• A platform/ body of work now exists that will allow us to showcase the girls work in other contexts and countries in order to share their work and vision with a wider context and also to generate more interest in the project with the aim to make it spread and grow.
  • Spontaneous collaboration – was one of the most exciting side effects of the workshops. Some of the participants have created lasting bonds and are already in collaboration with each other to make new works. Many of the group also proposed the idea to keep working together independently of the workshop on future projects.
  • It was mutually beneficial for both the artists and the girls to come from such different backgrounds. Part of the richness of the whole experience came from the exchanges of backgrounds and cultural norms we had throughout the workshop period.
  • It is imperative that this workshop should continue in order to consolidate the knowledge and skills of the girls, At the start, video editing is easily forgotten unless it is frequently practised and there is a danger that this past workshop will become a nice experience/memory for the girls but will leave no lasting effect. More training and 2 further workshops should be enough to train local trainers and for the whole thing to become sustainable on a local level and not rely on the help of external consultants such as ourselves.

One of the many films produced by the participants during the workshop:

En moravia hay espacio para la musica

Film by Maria Alejandra Galeano

For more films from the workshop please click here

For the official Moravia Video Lab (written mostly in Spanish) click here

3rd age rock’n’roll skeleton

OK, this gets a post to itself. It so happens that the Centro de Desarollo Cultural de Medellin (where Moravia Video Lab was based) is the most useful and used community space i have ever encountered. Every square inch of the building is used for activities as diverse as micro credit fairs to fitness classes for pensioners to capoeira for children…Sometimes it can also be somewhat surreal…One day while editing in our (extremely noisy) lab, i heard the strains of cheesy ’50’s rock’n’roll and this is what i found…

It was part of a day of celebration of the third age…am in total awe of that skeleton…!

all singing all dancing conclusions…

We have finished our workshop for now…but not for good, the idea is to come back again and train more people, make trainers of the young women we have began to work with so that this project will grow and sustain itself. But for now we have finished.

Our concluding event is unlike anything i have ever been involved in. We hold it in the auditorium of the Centro de Desarollo Cultural de Medellin where we have been based for the past 4 weeks, it is the very much used centre of the community, so it makes sense to present here. We show the films of the girls in 3 chapters which are interspersed by break dancers, capoeira dancers and a rapper (female).

Here you do things differently and as we are surrounded by music and dance, it makes sense to include it in our presentation. We are careful to choose acts that always include a positive female presence.

Film by Jessica Mazo (Zarahi)

The film above is by Zarahi, it’s an homage to a graffiti work she participated in a couple of years ago, which in turn was a homage to Moravia. She brought in the music herself to edit into the work. I think it is brilliant.

Well what can i say, it the whole thing, the workshop, the presentation was a bit of a success i think, the girls are a mixture of embarrassed and very proud to see their work in public and on a big screen, i think it was very empowering for them to see how much they could do in such a short time. They all received certificates for their work. They ask us what now? they are keen to do more…which is great and hopefully will happen…For it just to end, for the girls to stop learning and not have more opportunities to push their new skills…well they will have had a nice experience but with no lasting effect…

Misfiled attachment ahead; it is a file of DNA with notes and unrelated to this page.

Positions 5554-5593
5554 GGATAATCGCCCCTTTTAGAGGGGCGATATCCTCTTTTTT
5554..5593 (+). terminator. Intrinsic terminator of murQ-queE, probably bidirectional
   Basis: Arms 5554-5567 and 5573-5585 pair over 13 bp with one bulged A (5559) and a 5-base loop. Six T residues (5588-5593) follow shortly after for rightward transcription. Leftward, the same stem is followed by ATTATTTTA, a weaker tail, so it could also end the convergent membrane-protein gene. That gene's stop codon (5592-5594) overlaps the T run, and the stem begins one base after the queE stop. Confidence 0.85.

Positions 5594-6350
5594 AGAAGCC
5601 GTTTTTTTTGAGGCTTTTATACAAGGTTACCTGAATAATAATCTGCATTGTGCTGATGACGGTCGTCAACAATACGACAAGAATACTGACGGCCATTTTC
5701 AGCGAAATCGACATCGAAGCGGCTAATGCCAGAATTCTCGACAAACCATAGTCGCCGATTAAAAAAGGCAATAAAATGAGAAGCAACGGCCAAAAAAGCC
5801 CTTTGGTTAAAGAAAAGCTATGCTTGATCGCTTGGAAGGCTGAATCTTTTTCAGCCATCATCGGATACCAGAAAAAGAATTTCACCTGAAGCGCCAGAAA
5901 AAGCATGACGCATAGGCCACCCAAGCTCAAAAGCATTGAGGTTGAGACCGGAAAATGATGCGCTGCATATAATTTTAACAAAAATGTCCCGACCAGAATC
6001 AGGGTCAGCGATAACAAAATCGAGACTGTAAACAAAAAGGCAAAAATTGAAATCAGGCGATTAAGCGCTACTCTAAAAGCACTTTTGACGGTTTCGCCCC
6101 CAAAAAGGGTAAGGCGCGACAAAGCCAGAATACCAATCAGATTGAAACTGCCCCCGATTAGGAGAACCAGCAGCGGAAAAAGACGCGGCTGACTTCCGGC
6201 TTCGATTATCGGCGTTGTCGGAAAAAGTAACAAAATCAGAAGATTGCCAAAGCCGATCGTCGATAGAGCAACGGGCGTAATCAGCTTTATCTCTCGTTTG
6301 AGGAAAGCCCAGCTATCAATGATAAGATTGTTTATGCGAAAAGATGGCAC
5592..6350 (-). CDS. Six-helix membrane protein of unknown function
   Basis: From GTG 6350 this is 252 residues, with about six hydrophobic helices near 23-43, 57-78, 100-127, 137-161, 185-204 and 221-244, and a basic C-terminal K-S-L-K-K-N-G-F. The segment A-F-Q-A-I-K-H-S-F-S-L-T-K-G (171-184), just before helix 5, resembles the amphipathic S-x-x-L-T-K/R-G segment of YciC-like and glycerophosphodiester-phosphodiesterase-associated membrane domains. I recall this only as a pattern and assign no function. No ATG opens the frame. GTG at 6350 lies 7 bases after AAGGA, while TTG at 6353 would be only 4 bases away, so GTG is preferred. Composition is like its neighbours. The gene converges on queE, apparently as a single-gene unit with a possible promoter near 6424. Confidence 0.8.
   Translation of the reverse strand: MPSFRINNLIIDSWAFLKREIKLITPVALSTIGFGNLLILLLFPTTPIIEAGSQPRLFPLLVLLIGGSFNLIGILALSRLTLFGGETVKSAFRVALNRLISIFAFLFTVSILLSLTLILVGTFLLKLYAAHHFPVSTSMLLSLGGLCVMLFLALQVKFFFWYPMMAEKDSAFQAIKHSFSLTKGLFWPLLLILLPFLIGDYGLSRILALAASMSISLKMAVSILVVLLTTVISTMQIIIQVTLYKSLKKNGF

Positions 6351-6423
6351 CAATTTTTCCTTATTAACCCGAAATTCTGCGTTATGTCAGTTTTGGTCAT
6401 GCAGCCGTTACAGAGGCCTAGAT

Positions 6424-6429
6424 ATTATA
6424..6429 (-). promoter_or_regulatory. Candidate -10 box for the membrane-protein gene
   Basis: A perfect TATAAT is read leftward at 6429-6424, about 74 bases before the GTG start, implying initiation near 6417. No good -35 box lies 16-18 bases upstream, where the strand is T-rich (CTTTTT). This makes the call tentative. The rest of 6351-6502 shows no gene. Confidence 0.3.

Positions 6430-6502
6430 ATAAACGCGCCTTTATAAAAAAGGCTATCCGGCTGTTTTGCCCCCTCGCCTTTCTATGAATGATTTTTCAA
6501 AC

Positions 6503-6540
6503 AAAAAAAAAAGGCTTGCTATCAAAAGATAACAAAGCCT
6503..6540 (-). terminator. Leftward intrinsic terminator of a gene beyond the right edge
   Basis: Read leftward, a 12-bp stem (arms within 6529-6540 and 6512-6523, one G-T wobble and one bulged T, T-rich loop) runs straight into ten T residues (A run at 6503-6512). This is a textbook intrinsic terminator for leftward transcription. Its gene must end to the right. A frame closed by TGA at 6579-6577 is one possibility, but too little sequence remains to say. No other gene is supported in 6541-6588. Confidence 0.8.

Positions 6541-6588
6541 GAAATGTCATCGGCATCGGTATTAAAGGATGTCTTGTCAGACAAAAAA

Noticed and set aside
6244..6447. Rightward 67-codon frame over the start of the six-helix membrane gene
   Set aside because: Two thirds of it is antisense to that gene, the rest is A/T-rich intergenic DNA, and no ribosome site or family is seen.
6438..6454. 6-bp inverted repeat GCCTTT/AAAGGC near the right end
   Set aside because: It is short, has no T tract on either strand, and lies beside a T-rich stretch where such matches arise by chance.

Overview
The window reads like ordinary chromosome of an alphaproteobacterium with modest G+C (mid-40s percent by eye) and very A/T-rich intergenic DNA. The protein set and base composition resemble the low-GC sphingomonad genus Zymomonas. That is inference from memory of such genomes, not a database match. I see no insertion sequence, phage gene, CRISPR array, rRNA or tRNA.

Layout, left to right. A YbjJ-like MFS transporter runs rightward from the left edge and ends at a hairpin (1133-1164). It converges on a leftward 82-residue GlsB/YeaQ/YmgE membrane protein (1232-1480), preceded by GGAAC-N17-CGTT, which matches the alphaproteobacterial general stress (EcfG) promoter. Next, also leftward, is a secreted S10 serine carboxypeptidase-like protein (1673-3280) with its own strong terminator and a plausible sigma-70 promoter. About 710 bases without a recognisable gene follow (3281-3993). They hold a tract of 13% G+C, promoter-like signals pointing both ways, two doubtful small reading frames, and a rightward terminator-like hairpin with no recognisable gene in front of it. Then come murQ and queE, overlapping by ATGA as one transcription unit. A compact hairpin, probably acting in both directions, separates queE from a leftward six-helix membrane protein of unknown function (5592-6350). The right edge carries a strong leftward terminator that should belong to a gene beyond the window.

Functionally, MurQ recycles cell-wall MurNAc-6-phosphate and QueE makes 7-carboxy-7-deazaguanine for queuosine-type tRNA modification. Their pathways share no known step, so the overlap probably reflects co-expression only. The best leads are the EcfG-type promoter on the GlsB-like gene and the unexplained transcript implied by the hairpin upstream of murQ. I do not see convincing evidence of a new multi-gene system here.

Some girls bring all their family, Kate’s grand mother can barely walk but she still managed to get here as did her mum and her aunt and cousins…

who is the woman you most admire and why…

Of course it is no accident moravia video lab is a workshop for women, run by women. But these are girls of 12 to 18 or older so we are trying to be non didactic but at the same time highlight positive examples of women in the girls lives and reflect on them for a little while. With this in mind, we went on location with the girls so that they could film each other responding to the question “who is the woman you most admire and why?”.

Zarahi chose Frida Kahlo

This time instead of the more guerilla style filming on location with mini flip video cameras in hand, they used a tripod and conventional video camera to get the feel of a more professional practice.

Yenifer chose her sister Carla

Katherine chose her mum

It is incredibly hard to film in Moravia, silence simply does not EXIST!! We did battle with trucks, hammers, street vendors, loud speakers, children, planes, music…EVERYTHING…

However with a little patience we found a few moments of calm in which to shoot. The girls used tripod and video and the results are really great, the women they chose ranged from their mums and neighbours, to psychologists, political activists, artists and actresses…Right now the films are in Spanish, will subtitle asap…

new filmmakers from moravia…

…finally getting to show some of the work of the girls from our workshop…bear in mind they have had around 8 or 9 days of training, and some were not computer literate…i think the results are amazing, they range from comercial to retrospective to documentary…Even if you cant speak spanish i think you can get it (will subtitle eventually…when i get the time)

En moravia hay espacio para la musica

Film by Maria Alejandra Galeano

Persona Introspectiva

Film by Carolina Ramos Perea

La Bermejala

Film by Adriana Bustamante